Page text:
Pain Sensitivity Associated Genes

The IMPC has identified genes associated with pain sensitivity

  • 20% of adults worldwide suffer from chronic pain. 1-4
  • Basic science estimates that 30-80% of the variance in pain responses can be explained by genetic factors. 5-8
  • Identifying novel genes associated with pain sensitivity can lead to drug discovery to treat chronic pain.
  • The search for novel mechanisms and targets for pain therapeutics is an urgent priority that led the IMPC to assess the feasibility of including a pain screen in our phenotyping pipeline.
  • This work resulted in three insightful publications, details of which can be found below.

An ethical approach

IMPC Centers breeding mice and collecting phenotyping data are guided by their own ethical review panels and licensing and accrediting bodies, reflecting the national legislation under which they operate. All nociception phenotyping procedures were examined for potential refinements that were disseminated throughout the Consortium. Animal welfare was assessed routinely for all mice involved.

The IMPC has made data resulting from these experiments freely available without restriction to facilitate research and minimize duplication. In addition, the IMPC has applied the Animal Research: Reporting of In Vivo Experiments (ARRIVE) guidelines to ensure analyses can be reproduced.

Publications

1. Cage-lid hanging behavior as a translationally relevant measure of pain in mice.

Pain 2020. DOI: 10.1097/j.pain.0000000000002127

Cage-lid hanging (CLH) is considered a luxury behavior displayed by mice. We hypothesized that mice experiencing pain would exhibit a reduced frequency of CLH and set out to demonstrate that time spent CLH represents an ethological measurement of pain.  This publication includes a comprehensive set of challenges, analgesic treatments and pain quantification methods.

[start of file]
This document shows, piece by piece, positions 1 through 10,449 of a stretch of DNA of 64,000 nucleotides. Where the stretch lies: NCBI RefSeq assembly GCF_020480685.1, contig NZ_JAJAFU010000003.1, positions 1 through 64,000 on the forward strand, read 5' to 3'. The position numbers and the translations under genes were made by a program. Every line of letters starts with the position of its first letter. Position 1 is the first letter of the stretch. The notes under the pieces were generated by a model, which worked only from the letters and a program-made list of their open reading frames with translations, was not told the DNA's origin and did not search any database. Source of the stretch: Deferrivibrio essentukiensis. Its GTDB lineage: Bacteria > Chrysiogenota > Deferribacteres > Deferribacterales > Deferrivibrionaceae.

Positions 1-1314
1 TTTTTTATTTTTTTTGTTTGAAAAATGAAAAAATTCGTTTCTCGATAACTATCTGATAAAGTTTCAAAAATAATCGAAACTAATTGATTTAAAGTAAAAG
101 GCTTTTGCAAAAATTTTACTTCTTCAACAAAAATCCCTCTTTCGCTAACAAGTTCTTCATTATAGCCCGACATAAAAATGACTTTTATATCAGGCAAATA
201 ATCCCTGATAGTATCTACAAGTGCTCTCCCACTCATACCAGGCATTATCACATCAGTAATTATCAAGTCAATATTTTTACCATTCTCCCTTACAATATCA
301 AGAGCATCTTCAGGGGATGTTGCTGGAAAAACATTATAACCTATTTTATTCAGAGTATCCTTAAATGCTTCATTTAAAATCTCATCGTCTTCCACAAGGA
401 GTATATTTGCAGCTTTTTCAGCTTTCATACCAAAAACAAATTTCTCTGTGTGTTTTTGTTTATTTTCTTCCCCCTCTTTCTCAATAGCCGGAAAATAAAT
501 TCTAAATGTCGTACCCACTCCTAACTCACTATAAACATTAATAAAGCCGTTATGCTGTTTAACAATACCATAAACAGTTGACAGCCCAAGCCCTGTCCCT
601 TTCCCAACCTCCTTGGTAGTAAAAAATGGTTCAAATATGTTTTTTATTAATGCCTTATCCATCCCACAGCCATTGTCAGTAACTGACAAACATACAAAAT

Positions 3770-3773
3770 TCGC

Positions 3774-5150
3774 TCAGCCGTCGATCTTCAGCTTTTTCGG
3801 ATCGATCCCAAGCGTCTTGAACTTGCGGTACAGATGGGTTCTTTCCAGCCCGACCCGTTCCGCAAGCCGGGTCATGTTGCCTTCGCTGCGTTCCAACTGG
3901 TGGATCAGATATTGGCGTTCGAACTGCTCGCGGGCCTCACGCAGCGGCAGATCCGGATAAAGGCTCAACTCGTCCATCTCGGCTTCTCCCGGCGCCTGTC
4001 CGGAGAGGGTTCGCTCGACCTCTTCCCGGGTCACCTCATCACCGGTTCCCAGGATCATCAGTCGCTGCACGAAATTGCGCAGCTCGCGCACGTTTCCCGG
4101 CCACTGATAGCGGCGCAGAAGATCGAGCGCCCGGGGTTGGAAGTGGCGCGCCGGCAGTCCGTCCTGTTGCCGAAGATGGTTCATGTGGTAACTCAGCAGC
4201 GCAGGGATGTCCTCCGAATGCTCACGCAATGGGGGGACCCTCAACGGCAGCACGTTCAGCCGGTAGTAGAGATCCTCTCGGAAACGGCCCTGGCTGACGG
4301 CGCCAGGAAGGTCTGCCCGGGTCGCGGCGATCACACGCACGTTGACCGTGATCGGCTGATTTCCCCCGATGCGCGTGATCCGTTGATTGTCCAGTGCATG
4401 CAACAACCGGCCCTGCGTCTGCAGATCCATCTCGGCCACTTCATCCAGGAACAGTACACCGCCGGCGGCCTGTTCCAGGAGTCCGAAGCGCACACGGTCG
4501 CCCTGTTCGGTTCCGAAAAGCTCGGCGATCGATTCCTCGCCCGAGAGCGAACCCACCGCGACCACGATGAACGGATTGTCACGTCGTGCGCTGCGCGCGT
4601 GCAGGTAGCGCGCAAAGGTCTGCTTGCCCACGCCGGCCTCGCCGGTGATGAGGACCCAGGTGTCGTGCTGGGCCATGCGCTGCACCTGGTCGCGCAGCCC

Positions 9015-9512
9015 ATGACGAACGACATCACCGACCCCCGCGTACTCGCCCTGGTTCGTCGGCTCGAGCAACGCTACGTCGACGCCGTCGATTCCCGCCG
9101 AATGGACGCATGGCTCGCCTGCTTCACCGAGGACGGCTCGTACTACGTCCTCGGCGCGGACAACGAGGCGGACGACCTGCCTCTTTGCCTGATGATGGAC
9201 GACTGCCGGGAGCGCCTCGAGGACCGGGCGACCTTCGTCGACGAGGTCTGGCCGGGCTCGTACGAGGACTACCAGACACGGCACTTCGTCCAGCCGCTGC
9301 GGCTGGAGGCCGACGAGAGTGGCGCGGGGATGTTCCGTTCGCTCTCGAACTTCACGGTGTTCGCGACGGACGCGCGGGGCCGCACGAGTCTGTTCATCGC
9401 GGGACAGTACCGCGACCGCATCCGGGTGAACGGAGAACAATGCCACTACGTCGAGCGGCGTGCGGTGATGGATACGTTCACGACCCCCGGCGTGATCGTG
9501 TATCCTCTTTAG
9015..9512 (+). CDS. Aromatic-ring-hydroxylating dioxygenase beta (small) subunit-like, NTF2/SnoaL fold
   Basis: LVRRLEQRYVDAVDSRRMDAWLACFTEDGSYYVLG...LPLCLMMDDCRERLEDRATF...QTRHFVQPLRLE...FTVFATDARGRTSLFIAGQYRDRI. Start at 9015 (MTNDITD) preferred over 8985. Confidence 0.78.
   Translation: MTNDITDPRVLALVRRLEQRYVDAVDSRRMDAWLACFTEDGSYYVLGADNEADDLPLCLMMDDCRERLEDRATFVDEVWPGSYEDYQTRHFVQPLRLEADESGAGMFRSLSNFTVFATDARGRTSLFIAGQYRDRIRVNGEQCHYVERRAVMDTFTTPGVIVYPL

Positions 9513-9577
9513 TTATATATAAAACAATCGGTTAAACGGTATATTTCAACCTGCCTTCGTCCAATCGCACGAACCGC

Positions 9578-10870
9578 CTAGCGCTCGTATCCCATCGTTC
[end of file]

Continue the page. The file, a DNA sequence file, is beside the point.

2. Machine learning-based automated phenotyping of inflammatory nocifensive behavior in mice.

Molecular Pain 2020. DOI: 10.1177/1744806920958596

The development of a reliable and scalable automated scoring system to measure nocifensive (response to pain) behavior in mice would dramatically lower the time and labor costs associated with data obtention and reduce experimental variability. We present a method utilizing video recordings and machine learning techniques consisting of three components; key point detection, per frame feature extraction using these key points, and classification of behavior using the GentleBoost algorithm. The resulting machine learning scoring system provides the required accuracy, consistency and ease of use that could make the formalin assay a feasible choice for large-scale genetic studies.

3. Identifying genetic determinants of inflammatory pain in mice using a large-scale gene-targeted screen.

Pain 2021. DOI: 10.1097/j.pain.0000000000002481

Knockout mice for 110 genes, many of which were hypothesized to drive pain sensitivity, were investigated. We used one or more established methodologies to study pain sensitivity in these animal models. Methodologies included sub-acute response to formalin, and von Frey and Hargreaves testing ± Complete Freund’s Adjuvant. This large scale, multi-center screening project identified novel targets and pathways involved in nocifensive behavior and provided insight into the mechanisms of response to inflammatory pain. This new knowledge can be used in studies of therapeutic target validation and drug development.

This table shows the 13 genes which were identified to be associated with pain sensitivity:

Gene list

  • Mouse knockouts for 110 genes were assessed with one or more pain sensitivity assays
  • These genes were assayed to determine their potential to play a role in pain susceptibility